There was no immediate confirmation of the evacuation from the Russian side, which on Wednesday issued a new ultimatum to the Ukrainian defenders to surrender. The Ukrainians ignored previous requests to leave the sprawling steelworks maze of tunnels and bunkers.

The Russian Defense Ministry said those who surrendered would be allowed to live and receive medical treatment.

The capture of Mariupol has strategic and symbolic value for both sides. The scale of the suffering there has made it a focal point of the war for many outside Ukraine, and Russia’s difficulty in capturing it permanently is a prime example of how a force Ukrainian sub-army thwarted troops from Moscow.

The fall of Mariupol would also deprive Ukraine of a vital port, complete a land bridge between Russia and the Crimean peninsula that Moscow seized from Ukraine in 2014, and also free up Russian troops to move elsewhere in the Donbass. .

A few thousand Ukrainian soldiers, according to the Russians’ estimate, remained entrenched in the steelworks.

The deputy commander of the Azov regiment, which was among the troops remaining in Mariupol, said the Russian army dropped heavy bombs on the steel plant and hit an “improvised” hospital.

Serhiy Taruta, the former governor of the Donetsk region and a native of Mariupol, also reported the shelling of the hospital, where he said 300 people, including wounded soldiers and civilians with children, were housed.

Both sides described intensified assaults along a broad eastern front that began on Monday as a new phase in the war.

Ukrainian President Volodymyr Zelenskyy said the Russian military was throwing everything it had into the battle, with most of its combat-ready forces now concentrated in Ukraine and just across the Russian border.

“They pushed almost everyone and everything capable of fighting us against Ukraine,” he said in his nightly video address to the nation.

Despite claims that they only strike military sites, the Russians continue to target residential areas and kill civilians, he said.

“The Russian army in this war will forever go down in world history as the most barbaric and inhumane army in the world,” Zelenskyy said.

He also said the Kremlin did not respond to a proposal to exchange Viktor Medvedchuk, the imprisoned leader of a pro-Russian party, for Mariupol defenders.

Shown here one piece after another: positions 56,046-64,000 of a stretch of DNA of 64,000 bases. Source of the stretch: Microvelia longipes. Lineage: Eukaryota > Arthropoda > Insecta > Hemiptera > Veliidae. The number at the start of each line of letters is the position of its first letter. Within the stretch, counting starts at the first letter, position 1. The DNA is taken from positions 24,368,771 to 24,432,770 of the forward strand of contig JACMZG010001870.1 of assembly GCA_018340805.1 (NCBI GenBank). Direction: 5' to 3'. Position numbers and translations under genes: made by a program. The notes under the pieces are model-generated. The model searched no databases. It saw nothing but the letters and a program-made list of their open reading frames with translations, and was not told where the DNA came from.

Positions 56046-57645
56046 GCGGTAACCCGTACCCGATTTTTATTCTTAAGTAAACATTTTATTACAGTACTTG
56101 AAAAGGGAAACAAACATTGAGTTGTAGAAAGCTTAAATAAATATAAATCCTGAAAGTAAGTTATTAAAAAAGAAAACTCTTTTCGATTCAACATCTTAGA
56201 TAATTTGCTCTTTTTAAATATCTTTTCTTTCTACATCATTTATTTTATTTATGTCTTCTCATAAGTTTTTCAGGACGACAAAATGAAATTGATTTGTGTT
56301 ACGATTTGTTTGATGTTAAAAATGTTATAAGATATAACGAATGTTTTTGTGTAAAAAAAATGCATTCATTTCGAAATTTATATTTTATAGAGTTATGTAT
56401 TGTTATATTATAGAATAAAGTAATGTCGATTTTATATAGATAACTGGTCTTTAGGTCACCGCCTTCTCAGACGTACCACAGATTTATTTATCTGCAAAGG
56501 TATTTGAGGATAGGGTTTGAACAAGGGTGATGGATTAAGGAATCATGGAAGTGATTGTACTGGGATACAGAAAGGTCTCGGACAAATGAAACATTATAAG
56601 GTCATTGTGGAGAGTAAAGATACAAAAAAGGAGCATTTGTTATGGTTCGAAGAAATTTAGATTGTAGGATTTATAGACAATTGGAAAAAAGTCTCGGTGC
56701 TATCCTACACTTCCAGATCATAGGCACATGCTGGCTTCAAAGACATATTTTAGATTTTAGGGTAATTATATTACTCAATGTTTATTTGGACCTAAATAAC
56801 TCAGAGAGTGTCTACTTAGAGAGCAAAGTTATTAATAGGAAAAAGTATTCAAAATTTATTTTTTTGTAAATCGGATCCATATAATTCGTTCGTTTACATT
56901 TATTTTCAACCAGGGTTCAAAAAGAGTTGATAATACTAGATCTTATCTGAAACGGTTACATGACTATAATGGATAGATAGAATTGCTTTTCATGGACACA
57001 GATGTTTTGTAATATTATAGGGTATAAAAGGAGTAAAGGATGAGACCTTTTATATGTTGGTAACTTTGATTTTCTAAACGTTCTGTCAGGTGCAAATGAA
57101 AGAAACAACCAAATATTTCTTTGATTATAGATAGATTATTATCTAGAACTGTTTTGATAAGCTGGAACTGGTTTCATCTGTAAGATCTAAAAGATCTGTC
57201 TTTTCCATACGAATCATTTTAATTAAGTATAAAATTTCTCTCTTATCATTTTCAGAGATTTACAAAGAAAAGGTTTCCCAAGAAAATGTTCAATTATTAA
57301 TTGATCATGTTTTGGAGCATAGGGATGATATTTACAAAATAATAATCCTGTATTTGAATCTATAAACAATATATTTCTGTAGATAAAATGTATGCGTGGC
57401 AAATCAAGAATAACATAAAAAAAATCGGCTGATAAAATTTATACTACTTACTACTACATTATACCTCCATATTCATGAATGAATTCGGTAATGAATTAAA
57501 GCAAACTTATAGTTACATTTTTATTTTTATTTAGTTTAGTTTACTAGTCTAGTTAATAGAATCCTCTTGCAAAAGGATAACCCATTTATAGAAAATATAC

A few weeks ago, after Russia’s failed attempt to take kyiv, the Kremlin said its main objective was the capture of the predominantly Russian-speaking Donbass, where Moscow-backed separatists have been fighting Ukrainian forces for eight years.

Military experts said the Russians’ objective was to encircle Ukrainian troops from the north, south and east. Moscow has sent thousands more troops to southern and eastern Ukraine in recent days, including foreign fighters, according to Western officials.

Eyewitness accounts and reports from officials gave an overview of the extent of the Russian advance. But independent reporting in parts of Donbass held by Russian forces and separatists is very limited, making it difficult to know what is happening in many places on the ground.

Western countries, meanwhile, are increasing their donations of military supplies to Kyiv.

US President Joe Biden is expected to announce a new weapons package in the coming days that will include additional artillery and ammunition, according to a US official, who was not authorized to comment publicly and spoke under cover of ‘anonymity.

Canada and the Netherlands also planned to send more heavy weapons, their prime ministers said.


Associated Press journalists Mstyslav Chernov and Felipe Dana in Kharkiv, Ukraine; Yesica Fisch in Kramatorsk, Ukraine; and Robert Burns and Aamer Madhani in Washington contributed to this report, as did other AP staff around the world.